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Plant Hall of Fame

Biggest Flower

Rafflesia arnoldii
Each bloom can be as big as 3 feet wide and can weigh up to 24 pounds. The reddish-brown flower, which emits a revolting odor, is found in Southeast Asia (primarily Borneo and Sumatra). This unusual plant produces no leaves, stems, or roots. It is a parasite on the Tetrastigma vine, which grows in the rain forest.

Smallest Flowering Plant

Wolffia augusta and Wolffia globosa
The smallest flowering plants belong to the genus Wolffia, tiny rootless plants of the duckweed family (Lemnaceae) that float on the surface of quiet streams and ponds. The entire plant body of both Wolffia augusta, an Australian species, and Wolffia globosa, a tropical species, are less than 1 mm long (less than 1/25th of an inch). An average plant is 0.6 mm long (1/42 of an inch) and 0.3 mm wide (1/85th of an inch) and weights about 150 micrograms (1/190,000 of an ounce) or approximately the weight of two grains of table salt. A bouquet of one dozen plants in full bloom would fit on the head of a pin.

Biggest Leaves

Raffia Palm (Raphia regalis)
Native to tropical Africa, the raffia palm has huge leaves reaching up to 80 feet long.

Biggest Fungus


Giant Fungus
Honey Mushroom

Armillaria ostoyae
Not only is the armillaria ostoyae or honey mushroom the largest fungus, it is also probably the biggest living organism on Earth. Located in Malheur National Forest in Eastern Oregon, the fungus lives three feet underground and spans 3.5 miles.

Biggest Seed

Coco-de-Mer Palm (Lodoicea maldivica)
Native to the Seychelles Archipelago in the Indian Ocean, the coco-de-mer palm is different from true coconut palms (Cocos). However, this enormous seed, which can measure 12 inches long, reach nearly three feet in circumference, and weigh more than 40 pounds, is often called the double coconut.

Smallest Seed

Orchid Family (Orchidaceae)
Certain orchids from the tropical rain forest produce the world’s smallest seeds, of which one seed weighs about 1/35,000,000 (one 35 millionth) of an ounce. These seeds are dispersed into the air like tiny dust particles, ultimately landing in the upper canopy of the rain forest.

Most Massive Living Thing


Giant Sequoia
Giant Sequoia

Giant Sequoia (Sequoiadendron giganteum)
The giant sequoia, found in California’s Sierra Nevada, was once considered the world’s oldest living thing (before the bristlecone pines and creosote bush were discovered), but it is certainly the most massive. The largest tree, named General Sherman, is almost 275 feet tall with a circumference of 103 feet at the base. The tree has been estimated to weigh nearly 1,400 tons and to contain enough timber to build 120 average-sized houses. It is believed to be around 2,100 years old.

Oldest Tree

Bristlecone pines (Pinus longaeva)
These trees are found in California, Nevada, and Utah. Some in California’s White Mountains are more than 4,500 years old. The oldest-known living bristlecone pine is more than 4,700 years old.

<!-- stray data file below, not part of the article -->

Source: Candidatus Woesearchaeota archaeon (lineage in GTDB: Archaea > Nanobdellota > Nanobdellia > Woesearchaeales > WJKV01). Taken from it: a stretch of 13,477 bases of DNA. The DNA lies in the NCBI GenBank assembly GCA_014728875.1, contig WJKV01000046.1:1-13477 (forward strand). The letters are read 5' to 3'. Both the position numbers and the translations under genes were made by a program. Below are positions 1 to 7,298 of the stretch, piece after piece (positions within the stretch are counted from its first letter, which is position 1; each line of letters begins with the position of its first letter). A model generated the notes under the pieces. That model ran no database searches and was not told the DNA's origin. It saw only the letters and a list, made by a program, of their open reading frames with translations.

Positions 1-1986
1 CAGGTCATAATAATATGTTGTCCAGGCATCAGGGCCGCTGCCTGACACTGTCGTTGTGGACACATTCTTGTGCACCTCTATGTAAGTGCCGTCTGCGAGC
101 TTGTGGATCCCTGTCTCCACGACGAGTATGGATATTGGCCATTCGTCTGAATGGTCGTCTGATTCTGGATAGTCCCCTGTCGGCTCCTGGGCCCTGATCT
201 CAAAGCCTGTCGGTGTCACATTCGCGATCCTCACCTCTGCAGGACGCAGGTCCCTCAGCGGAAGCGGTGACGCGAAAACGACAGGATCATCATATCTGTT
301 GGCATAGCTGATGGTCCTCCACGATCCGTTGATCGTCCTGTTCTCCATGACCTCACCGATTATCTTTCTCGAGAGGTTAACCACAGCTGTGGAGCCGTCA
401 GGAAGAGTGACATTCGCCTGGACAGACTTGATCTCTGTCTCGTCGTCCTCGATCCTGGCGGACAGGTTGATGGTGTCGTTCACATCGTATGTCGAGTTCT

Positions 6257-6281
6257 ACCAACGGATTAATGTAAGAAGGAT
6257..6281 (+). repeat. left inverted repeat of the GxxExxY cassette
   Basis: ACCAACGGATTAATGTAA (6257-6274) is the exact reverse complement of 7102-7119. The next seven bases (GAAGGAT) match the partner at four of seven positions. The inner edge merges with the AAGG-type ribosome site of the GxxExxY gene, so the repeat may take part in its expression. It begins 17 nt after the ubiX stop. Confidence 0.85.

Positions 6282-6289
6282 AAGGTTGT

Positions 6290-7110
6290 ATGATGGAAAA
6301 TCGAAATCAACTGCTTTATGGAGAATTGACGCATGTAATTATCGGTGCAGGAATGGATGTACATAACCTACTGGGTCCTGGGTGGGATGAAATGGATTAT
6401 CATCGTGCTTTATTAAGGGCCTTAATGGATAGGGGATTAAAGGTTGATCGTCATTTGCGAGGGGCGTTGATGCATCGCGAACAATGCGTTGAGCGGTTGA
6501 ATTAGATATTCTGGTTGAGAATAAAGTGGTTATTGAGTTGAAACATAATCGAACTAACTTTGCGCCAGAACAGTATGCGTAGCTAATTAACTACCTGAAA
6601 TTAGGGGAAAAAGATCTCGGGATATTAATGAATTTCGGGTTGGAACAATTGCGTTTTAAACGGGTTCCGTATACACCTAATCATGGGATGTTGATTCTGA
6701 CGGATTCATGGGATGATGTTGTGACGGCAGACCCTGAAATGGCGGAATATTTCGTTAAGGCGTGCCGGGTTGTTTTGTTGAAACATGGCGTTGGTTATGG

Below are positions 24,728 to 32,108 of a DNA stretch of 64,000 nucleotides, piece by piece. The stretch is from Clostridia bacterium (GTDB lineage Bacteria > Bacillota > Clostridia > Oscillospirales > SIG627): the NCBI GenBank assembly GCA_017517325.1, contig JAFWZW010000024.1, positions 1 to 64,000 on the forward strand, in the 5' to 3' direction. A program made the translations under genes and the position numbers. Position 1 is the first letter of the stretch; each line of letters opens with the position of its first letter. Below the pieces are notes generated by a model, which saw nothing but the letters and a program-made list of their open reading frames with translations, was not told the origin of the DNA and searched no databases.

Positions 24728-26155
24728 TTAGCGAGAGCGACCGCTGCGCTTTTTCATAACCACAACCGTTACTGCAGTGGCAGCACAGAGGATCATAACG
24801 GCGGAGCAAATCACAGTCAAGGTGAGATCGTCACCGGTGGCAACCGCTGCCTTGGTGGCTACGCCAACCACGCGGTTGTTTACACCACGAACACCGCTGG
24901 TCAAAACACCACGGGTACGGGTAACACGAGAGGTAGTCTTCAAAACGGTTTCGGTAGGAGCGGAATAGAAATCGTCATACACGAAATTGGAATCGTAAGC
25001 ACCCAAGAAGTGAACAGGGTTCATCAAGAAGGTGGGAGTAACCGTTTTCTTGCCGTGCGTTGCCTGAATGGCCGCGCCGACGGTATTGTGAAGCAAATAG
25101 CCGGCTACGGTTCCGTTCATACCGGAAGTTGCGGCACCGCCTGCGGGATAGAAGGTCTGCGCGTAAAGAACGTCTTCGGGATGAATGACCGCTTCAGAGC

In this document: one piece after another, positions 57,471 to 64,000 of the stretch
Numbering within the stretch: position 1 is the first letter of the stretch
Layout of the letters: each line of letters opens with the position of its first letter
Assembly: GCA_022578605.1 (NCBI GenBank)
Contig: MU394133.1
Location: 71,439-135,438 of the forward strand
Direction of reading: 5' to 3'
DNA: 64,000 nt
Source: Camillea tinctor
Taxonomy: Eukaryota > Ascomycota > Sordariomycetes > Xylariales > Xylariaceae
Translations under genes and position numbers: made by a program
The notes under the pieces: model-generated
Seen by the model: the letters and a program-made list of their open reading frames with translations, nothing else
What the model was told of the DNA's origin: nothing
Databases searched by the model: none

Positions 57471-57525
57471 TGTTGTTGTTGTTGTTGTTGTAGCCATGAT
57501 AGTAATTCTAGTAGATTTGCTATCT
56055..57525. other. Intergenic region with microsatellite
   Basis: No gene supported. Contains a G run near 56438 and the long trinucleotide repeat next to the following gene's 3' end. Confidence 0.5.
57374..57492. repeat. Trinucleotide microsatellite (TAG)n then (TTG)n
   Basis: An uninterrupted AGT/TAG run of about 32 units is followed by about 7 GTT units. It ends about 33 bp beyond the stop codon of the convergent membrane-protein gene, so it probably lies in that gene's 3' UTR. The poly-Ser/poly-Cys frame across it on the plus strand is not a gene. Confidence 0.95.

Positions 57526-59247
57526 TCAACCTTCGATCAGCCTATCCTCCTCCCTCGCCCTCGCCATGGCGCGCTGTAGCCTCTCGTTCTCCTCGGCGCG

Oldest Shrub

Creosote bush (Larrea tridentata)
This flowering shrub in the Mojave Desert is characterized by an unusual circular growth pattern. Each giant ring of shrubs comes from its own ancestral shrub that once grew in the center of the ring. Over time the original stem crown splits into sections that continue to grow outwardly away from the center, producing new branches along their outer edge. The center wood dies and rots away over thousands of years, leaving a barren center surrounded by a ring of shrubs. One of the oldest shrub rings, which is 50 feet in diameter, is estimated to be 12,000 years old.

Oldest Germinated Seed

The record for the oldest seed successfully germinated has been the subject of several reports. The seed of a date palm (Phoenix dactylifera) was discovered during an excavation at King Herod’s Palace on Mount Masada near the Dead Sea. This ancient seed was carbon dated at about 2,000 years old; the palm that sprouted from it was nicknamed “Methuselah.” Another seed was successfully germinated after about 1,200 years: an Asian water lotus (Nelumbo nucifera) found in China. Possibly beating them all, however, is the seed of an Arctic lupine (Lupinus arcticus), excavated from a lemming burrow in frozen Arctic tundra and germinated after an estimated 10,000 years of dormancy.

Oldest Living Fossil

Ginkgo (or maidenhair tree)
Ancestors of this plant lived when dinosaurs roamed Earth and it still lives on Earth today. Leaf imprints of the ancestral species of Ginkgo, which resemble the modern Ginkgo biloba, have been found in sedimentary rocks of the Jurassic and Triassic Periods (135–210 million years ago).

Most Poisonous Plant


Poisonous Plant: Rosary Pea
Rosary Pea

Several plants vie for this title. The water hemlock is often described as the most violently toxic plant in the Northern Hemisphere. A piece of root the size of a little finger could easily kill a person. Aconite, also known as monkshood or wolfsbane, is the most poisonous plant in Europe. The castor bean plant, used to obtain castor oil, contains ricin, which is lethal to humans (although the oil is not). A single seed can kill. And a single bean from the rosary pea is equally lethal.

Smelliest Plant

Titan arum (Amorphophallus titanum)
Originating in the tropical rain forests of Sumatra, Indonesia, the Titan arum stinks! This huge and extremely rare flower is a giant lily. It seldom blooms, but when it does the smell is revolting, described as something like the dead carcass of an animal. Not surprisingly, the titan arum is also known as the corpse flower. When it does bloom, which can take six years or more, the flower only lasts about three days before it begins to wilt.


Information Please® Database, © 2007 Pearson Education, Inc. All rights reserved.

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